Arbitrarily changing a frame of reference does not allow you to ignore the change in potential energy... which I specified above. This is the simplest of physics: PE gained = weight * height gained. If you don't go UP you're not doing that work to store PE.

Yes, you still have resistance and yes it is pretty close to actual, but it's NOT EQUAL and the difference in work output can be offset if you just use the stepmill at a faster rate but on a per-step basis, each step of a stepmill is less work performed than an actual step, not that it matters for the guy who started the thread, because he has actual flights of stairs to climb.

drjohnso1182

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nhluhr wrote:
Ze wrote:
nhluhr wrote:Perhaps you need a little less simple physics. The difference is equal to the potential energy gained by the change in height and is quite significant (approx 0.6 kcal per flight of stairs for an average man). Not to mention the additional benefit of core-stabilizing exercise that you get from actual motion.

Day Hiker is correct. You have to switch the reference frame to that of the moving stairs. Relative to the stairs, the person is moving up. Also, gravity (potential energy) is still acting on the person. And whatever stabilization, since there is still the same relative motion between person and stairs.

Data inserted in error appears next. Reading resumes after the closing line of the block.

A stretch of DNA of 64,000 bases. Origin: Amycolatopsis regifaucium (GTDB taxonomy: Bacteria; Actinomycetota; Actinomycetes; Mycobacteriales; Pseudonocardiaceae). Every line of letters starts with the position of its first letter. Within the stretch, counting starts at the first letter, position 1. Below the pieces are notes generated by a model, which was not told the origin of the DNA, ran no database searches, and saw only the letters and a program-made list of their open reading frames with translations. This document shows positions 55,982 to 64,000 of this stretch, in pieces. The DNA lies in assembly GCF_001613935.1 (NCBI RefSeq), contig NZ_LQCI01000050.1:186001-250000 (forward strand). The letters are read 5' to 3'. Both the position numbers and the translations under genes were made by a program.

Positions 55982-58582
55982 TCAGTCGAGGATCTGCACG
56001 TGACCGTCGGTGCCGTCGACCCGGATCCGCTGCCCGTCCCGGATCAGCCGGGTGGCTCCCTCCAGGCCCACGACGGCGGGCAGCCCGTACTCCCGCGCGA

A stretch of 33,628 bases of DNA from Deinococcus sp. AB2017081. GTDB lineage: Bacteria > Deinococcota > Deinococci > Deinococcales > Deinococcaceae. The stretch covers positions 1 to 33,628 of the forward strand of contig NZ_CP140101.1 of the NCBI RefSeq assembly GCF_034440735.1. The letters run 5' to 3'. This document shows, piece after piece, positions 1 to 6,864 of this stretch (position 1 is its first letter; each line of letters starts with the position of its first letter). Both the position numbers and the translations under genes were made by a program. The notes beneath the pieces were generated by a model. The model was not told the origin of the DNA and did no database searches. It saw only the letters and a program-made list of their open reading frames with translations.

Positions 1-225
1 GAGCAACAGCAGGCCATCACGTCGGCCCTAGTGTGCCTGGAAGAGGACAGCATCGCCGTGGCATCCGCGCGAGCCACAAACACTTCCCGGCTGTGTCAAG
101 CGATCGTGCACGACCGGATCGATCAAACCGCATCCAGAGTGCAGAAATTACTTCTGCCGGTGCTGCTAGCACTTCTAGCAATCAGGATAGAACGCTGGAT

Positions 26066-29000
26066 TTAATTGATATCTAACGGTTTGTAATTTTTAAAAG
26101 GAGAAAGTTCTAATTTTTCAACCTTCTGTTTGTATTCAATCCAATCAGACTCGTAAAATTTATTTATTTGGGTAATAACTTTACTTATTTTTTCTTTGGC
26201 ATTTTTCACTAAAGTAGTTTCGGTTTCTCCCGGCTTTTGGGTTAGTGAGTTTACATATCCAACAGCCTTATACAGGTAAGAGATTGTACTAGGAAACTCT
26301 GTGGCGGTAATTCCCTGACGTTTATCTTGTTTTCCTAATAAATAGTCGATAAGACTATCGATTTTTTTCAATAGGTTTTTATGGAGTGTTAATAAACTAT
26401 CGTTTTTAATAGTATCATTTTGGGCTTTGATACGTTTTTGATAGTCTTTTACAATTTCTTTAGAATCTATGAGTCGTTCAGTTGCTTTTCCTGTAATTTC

Arbitrarily changing a frame of reference does not allow you to ignore the change in potential energy... which I specified above. This is the simplest of physics: PE gained = weight * height gained. If you don't go UP you're not doing that work to store PE.

Yes, you still have resistance and yes it is pretty close to actual, but it's NOT EQUAL and the difference in work output can be offset if you just use the stepmill at a faster rate but on a per-step basis, each step of a stepmill is less work performed than an actual step, not that it matters for the guy who started the thread, because he has actual flights of stairs to climb.

Day Hiker's right. Determining where the energy goes is left as an exercise for the reader.